This course will teach you how to bring big data sets to life through data visualisation using the powerful Python programming language.
On this course, you’ll look at Python for beginners in data analytics. Python is one of the most widely used, and easiest to use programming languages, powering the back-ends of some of the world’s biggest online companies, including Google, Dropbox and Instagram.
You’ll learn how a Python programmer uses data to create graphical representations that can be easily analysed and examined.
Learn how to use Seaborn in Python
This course will also introduce you to Seaborn, a data-visualisation library in Python. Seaborn combines aesthetic appeal with the powerful technical insights of the programming language.
You’ll learn how to identify a scatter plot, line plot, and other relational plots, as well as how to understand the differences between them.
Understand quantitative and categorical variables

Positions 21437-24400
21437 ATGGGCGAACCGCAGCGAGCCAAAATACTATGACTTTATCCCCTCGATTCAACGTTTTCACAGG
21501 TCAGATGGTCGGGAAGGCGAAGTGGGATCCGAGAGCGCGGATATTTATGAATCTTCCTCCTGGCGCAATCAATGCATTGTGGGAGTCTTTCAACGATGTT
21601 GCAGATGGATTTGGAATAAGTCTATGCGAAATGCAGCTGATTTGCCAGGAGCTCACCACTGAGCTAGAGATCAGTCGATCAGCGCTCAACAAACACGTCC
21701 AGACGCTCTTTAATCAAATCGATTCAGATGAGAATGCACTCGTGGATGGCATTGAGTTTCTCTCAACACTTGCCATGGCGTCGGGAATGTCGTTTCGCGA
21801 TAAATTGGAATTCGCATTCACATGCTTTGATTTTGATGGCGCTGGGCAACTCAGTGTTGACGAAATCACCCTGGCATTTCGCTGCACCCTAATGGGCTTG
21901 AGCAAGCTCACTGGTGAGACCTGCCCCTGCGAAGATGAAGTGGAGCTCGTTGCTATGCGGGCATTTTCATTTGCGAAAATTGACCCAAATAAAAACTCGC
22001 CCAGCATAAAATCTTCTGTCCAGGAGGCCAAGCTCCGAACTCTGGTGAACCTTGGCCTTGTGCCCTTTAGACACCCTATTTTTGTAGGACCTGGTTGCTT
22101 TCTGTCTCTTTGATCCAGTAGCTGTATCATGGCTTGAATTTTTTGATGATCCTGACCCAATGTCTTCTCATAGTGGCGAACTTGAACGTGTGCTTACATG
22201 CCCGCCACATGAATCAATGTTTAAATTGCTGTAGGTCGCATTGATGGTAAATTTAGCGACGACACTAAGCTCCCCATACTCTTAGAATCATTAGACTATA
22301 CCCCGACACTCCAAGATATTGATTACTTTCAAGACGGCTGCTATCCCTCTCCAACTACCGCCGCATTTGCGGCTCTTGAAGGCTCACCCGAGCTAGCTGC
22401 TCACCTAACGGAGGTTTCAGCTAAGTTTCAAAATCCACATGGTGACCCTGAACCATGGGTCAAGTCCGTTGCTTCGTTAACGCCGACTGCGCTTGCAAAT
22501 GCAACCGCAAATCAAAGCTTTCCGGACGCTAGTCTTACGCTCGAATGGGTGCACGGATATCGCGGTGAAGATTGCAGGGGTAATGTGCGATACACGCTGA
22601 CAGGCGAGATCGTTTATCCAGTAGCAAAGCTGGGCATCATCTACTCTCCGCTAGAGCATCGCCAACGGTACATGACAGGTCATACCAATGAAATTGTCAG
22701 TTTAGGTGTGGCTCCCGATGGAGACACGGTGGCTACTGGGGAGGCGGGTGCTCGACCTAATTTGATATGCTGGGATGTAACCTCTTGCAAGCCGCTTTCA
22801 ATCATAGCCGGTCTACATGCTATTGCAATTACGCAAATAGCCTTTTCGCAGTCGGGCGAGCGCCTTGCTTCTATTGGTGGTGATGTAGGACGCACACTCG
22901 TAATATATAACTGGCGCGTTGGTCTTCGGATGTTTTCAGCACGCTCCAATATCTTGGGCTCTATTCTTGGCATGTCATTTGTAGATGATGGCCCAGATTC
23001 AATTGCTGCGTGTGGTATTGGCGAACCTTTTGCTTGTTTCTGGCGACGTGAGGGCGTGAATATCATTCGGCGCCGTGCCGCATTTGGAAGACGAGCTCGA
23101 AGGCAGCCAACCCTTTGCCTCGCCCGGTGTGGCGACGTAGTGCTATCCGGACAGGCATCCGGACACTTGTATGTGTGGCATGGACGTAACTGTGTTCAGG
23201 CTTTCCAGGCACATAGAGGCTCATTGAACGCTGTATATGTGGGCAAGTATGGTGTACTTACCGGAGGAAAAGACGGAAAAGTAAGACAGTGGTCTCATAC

What are quantitative and categorical variables used for in Python? You’ll see how the programming language visualises categorical data (which has a fixed length) and quantitative data (which can be measured).
You’ll also find out how to categorise plots and other quantitative variables of data visualisation.
Examine uncertainty in data and visualisation workflows
The final section of the course will teach you the basics of uncertainty within visualisations. You’ll examine uncertainty in data, point estimate intervals, and confidence bands.
Using your new knowledge, you’ll be able to confidently display uncertainty in data and walk through creating a workflow of a visualisation based on exploring a dataset.
This course is designed for professionals looking to grow their confidence in using Python to produce exploratory and explanatory visualisations and build dashboards, as well as better communicate their insights.
During this course we’ll be using Tableau Public and Excel. If you don’t have Excel, you might find this online version useful.
We recommend you use a computer to access these elements.